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Last Edited:
12-Sep-2004

 

In 1954, H.H. Scott perfected and introduced the first commercially successful Wide-band FM-only tuner, the original 310(A) Broadcast Monitor, a major factor in the popular acceptance of FM radio for Hi-Fi listening pleasure.

Then, in mid-1961, H.H. Scott was ready when the FCC adopted the current standard (Zenith/GE) for FM-Stereo multiplex transmissions. Anticipating the FCC's final decision they were first-to-market with the Type 335 Multiplex Adaptor.  (Also, see the Type 830 FM Multiplex Stereo Generator and Type 4310 Broadcast Monitor).

By introducing Wide-band technology to its products, Scott's talented engineering team, led by Chief Research Engineer, Daniel R. von Recklinghausen, "future-proofed" their RF products with the first "useable" multiplex output.

Daniel von Reckinghausen (standing), Paul Day (sitting)

Daniel von Recklinghausen, Chief Engineer, H.H. Scott
(with WCRB Chief Engineer Paul Day) adjusting WCRB's
first FM stereo generator (H. H. Scott Type 830), during the summer of 1961

Even before commercial stereo multiplex broadcasting was approved by the FCC (in 1961), wide-band tuner design gave superior quality reception. The earlier research on VHF FM receivers by Major Edwin H. Armstrong (see bio by broadcast historian, Donna Hapler), inventor of FM, clearly demonstrated the inherent advantage of wide-band circuitry. Scott tuners were so reliable they were often used in commercial broadcast applications (See FM Relay Networks).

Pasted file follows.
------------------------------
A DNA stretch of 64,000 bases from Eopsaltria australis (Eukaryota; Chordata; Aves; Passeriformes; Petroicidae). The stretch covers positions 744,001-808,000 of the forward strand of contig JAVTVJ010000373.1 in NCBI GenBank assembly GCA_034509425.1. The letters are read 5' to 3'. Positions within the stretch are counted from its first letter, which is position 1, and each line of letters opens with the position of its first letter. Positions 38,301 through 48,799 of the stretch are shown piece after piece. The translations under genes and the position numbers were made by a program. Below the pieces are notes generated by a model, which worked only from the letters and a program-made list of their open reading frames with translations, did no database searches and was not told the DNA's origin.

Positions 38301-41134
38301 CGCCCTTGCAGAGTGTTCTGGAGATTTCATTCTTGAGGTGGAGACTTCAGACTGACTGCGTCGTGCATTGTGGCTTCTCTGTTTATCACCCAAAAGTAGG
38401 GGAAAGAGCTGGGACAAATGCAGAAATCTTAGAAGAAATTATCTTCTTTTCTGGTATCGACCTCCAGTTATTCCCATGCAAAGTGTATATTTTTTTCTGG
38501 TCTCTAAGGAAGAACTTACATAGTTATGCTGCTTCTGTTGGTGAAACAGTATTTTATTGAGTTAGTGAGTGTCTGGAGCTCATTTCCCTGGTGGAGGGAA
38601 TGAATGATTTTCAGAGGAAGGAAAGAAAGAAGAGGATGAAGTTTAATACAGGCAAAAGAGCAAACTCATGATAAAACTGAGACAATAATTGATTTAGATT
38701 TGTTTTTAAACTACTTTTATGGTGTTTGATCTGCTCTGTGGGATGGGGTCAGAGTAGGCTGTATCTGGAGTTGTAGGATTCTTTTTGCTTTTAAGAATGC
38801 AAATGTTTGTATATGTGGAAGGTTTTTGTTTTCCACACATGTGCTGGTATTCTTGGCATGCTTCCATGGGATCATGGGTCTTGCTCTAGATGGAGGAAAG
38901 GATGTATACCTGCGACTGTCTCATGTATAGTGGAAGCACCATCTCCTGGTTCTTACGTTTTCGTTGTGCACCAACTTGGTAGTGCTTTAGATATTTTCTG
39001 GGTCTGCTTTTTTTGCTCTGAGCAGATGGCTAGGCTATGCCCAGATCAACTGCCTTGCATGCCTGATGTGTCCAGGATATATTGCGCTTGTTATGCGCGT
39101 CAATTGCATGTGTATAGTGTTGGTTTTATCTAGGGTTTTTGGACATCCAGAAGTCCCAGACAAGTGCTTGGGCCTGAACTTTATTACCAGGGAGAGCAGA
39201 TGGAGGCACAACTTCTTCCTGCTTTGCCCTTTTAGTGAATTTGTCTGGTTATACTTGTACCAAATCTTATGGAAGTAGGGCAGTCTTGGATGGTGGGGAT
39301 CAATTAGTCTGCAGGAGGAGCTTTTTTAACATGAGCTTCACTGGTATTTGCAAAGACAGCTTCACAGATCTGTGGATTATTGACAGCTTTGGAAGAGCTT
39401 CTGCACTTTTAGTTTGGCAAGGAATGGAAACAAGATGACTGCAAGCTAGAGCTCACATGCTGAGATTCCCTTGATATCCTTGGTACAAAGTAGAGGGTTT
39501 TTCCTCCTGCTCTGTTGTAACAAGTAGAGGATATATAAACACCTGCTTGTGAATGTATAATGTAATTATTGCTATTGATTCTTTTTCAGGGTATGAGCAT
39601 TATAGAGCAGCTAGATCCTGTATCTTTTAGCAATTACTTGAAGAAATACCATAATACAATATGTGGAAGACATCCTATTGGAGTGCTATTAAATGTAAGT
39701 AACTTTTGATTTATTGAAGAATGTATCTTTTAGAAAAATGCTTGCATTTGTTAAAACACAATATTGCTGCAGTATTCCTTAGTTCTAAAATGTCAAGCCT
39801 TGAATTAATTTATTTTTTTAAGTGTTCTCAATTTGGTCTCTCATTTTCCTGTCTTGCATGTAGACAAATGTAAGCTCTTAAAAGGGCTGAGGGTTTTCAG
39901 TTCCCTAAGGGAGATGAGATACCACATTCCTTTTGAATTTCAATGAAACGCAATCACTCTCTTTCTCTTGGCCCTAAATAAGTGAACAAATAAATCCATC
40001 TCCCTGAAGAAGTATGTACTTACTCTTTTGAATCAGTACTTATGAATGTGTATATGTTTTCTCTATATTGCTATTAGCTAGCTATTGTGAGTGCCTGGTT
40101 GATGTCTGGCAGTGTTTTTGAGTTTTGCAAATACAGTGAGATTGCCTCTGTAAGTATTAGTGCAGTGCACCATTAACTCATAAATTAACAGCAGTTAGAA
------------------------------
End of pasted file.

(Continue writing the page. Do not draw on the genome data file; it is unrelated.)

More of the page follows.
Because of the subtleties of wide-band circuitry, most manufacturers continued to produce relatively "narrow-band" tuners which give adequate but not the best results with monophonic FM. It remained for the FCC to eventually point out the superiority of wide-band design in receiving multiplex: The FCC-approved (Zenith/GE) multiplex system."

 
  .   .  like any multiplex transmission, will increase energy transmission at the edges of the channel involved. Accordingly, for optimum stereophonic reception the bandwidth . . . must be considerably greater than that of monophonic . . ."

FCC Report and Order, Docket No. 13506, 04/19/61. 

If you could only choose a single vintage H.H. Scott product to own, most agree it would probably be one of the company's sensitive, and ground-breaking tuners.

 

 

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